The last problem of course is cooling. The fan is located in the front of the base unit, with slots along the sides and top to allow air flow. The box unfortunately is exactly the right size for the base, leaving no gaps for air to circulate. In the absence of a proper workshop or professional tools, I opted to use a hole cutter designed for putting pipes through wood panels. It turns out that plastic has a tendency to deform rather than cut under the blades due to friction heating. A sharp knife was essential in dealing with the effects of that deformation to produce the final smooth edges around the holes:

While I’m happy with the port exposing the front fan, the two holes on each side do not completely expose the side slots. Do I drill out the space between them knowing how tricky and flexible the plastic can be, and would a larger hole compromise the strength of the box? For now, I’m going to keep a careful eye for any temperature issues.

The current arrangement is to carry the box horizontally in a cheap travel bag:

Could the box be tilted vertically with the base unit nose down and carried in a back pack for longer excursions? Yes, but experience has told me that the lid latches on Really Useful Boxes have a tendency to pop open when you do that, so a luggage strap around the box may be required to prevent its very expensive cargo from spilling out. I’m also mindful that the box lid gently touches the VFO knob, so might put load on it in the vertical position.

The final result is something of a Swiss watch, and there isn’t much room for error. Things have to be arranged ‘just so’ to fit, but it does mean I can pack and pick the whole thing up in a handy container. The radio only needs a battery and antenna to be connected on site and then it’s ready to go.

There’s something oddly satisfying when unrelated objects come together like this. Who knew that this box was just the right size to fit the radio?

So, what do you think?


Thank you for sharing this project, Mark!

I love your Micro Go-Box: it’s practical, affordable and makes an otherwise awkward field radio easy to deploy and use. Looking at your photos, I realize that the IC-7100 does have one strong suit for field use. The IC-7100 front panel is tilted at a very comfortable 45 degree angle for use.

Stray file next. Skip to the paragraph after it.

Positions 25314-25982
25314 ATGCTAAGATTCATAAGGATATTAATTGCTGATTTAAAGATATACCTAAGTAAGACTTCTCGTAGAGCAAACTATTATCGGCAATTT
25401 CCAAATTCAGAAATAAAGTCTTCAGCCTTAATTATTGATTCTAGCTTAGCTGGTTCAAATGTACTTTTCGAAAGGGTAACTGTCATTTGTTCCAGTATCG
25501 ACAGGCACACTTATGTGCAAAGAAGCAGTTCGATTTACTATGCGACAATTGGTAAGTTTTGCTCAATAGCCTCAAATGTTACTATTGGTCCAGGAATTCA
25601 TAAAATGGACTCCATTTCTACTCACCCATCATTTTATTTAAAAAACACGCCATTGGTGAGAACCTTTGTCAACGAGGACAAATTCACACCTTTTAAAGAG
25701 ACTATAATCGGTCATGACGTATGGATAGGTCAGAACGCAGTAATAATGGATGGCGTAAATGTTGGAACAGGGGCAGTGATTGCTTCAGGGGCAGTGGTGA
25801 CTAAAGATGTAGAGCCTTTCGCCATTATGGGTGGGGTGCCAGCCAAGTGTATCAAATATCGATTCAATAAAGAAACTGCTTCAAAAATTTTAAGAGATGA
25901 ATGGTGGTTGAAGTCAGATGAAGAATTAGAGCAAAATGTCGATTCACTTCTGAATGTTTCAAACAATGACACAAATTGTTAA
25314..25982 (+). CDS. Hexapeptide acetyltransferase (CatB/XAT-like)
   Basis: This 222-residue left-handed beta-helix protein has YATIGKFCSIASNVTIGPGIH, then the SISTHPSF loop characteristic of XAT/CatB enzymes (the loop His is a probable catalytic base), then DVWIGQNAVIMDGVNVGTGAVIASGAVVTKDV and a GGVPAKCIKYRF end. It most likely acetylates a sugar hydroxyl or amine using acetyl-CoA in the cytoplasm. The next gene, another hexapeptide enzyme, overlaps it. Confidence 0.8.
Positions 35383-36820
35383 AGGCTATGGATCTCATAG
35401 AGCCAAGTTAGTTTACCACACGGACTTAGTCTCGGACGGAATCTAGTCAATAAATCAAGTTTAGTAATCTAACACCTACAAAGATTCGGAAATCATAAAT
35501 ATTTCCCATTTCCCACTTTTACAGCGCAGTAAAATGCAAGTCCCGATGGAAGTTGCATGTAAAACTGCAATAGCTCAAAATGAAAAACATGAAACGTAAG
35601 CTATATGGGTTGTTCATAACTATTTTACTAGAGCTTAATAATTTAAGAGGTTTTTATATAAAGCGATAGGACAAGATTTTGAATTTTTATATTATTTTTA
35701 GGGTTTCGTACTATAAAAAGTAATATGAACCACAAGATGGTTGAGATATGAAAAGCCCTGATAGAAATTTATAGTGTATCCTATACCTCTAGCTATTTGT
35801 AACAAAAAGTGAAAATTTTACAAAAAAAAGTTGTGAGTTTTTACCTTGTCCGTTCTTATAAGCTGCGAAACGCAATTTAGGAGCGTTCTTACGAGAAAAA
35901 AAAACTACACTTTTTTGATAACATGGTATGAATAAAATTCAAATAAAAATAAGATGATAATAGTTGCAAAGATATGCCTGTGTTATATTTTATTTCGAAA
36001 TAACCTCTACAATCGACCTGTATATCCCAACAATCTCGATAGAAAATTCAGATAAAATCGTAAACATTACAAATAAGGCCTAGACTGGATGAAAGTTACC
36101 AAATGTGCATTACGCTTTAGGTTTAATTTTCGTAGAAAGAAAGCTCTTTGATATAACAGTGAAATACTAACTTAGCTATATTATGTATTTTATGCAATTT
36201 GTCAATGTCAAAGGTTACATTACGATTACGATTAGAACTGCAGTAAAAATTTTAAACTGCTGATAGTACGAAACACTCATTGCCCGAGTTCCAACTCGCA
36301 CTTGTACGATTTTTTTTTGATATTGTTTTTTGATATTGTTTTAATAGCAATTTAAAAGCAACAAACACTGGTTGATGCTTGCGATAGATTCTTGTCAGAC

Post Readers: What do you think?  Any other IC-7100 owners out there who take their rig to the field? Please comment!

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Listening to ARISS contacts last week

I get just as excited as my kids when I receive any communications from the International Space Station. This past week, we fit an ARISS contact fit into our hectic schedule during lunch break. I gave both of my kids a handheld radio and we all listened together as the ISS passed overhead.

Right on schedule, we heard NA1SS, but it sounded like they were struggling to make contact with KD2IFR at the Central Islip Union Free School District in Central Islip, NY.

I made a short video about one minute into the scheduled contact. I believe both parties were forced to move to their backup channel because we never heard an exchange–only NA1SS calling KD2IFR:

Click here to view on YouTube.

Still…we heard an astronaut live, so mission accomplished!

SWLing Post contributor, Mark Hirst, had much better luck last week monitoring an ARISS contact with King’s High School in Warwick, UK. Check out his excellent video:

Click here to view on YouTube.

Thanks for posting that video, Mark. By the way, I love your FT-817ND setup!

In fact, the King’s High School ARISS contact snagged some excellent publicity via the BBC.  Here’s an article via the Southgate ARC:

King’s High School ARISS contact on BBC TV

On April 19 student Eleanor Griffin led the live question and answer session between King’s High School (GB4KHS) and astronaut Ricky Arnold KE5DAU on the International Space Station (OR4ISS)

King’s High School strongly encourage their girls to develop their interests both inside and outside the classroom. This culture of empowerment led one of their girls to apply to ARISS Europe (Amateur Radio on the International Space Station) for a highly prestigious link-up to the International Space Station.

Nicola Beckford reporting on the contact for the BBC – credit KHS

When Eleanor Griffin was selected to hold a space conversation with an astronaut, she was inspired to set up the Warwick Mars Project, for students across the Warwick Independent Schools Foundation, to further interest in Space Science. Eleanor says: “The moon landings belong to the generation of our grandparents, and the International Space Station to our parents. What will happen in our generation? Will Mankind travel to another planet?”

When asked what the incredible experience of the ISS contact had taught her Eleanor replied “Just do it! No one is going to stop you, if you just go and pursue your dreams, you really can do anything.”

Watch the BBC TV news item broadcast on Midlands Today @bbcmtd. Fast forward to 18:45 into the recording at
https://www.bbc.co.uk/iplayer/episode/b09z9tw6/midlands-today-evening-news-19042018

Amateur Radio on the International Space Station (ARISS)
http://ariss.org/
https://twitter.com/ARISS_status

King’s High School Warwick
https://twitter.com/KHSWarwick

If you missed these ARISS contacts, no worries! Check out the ARISS “Upcoming Contacts” page where future ARISS QSOs are listed. ARISS contacts are a great opportunity to show kids of all ages what you can hear with even a modest radio!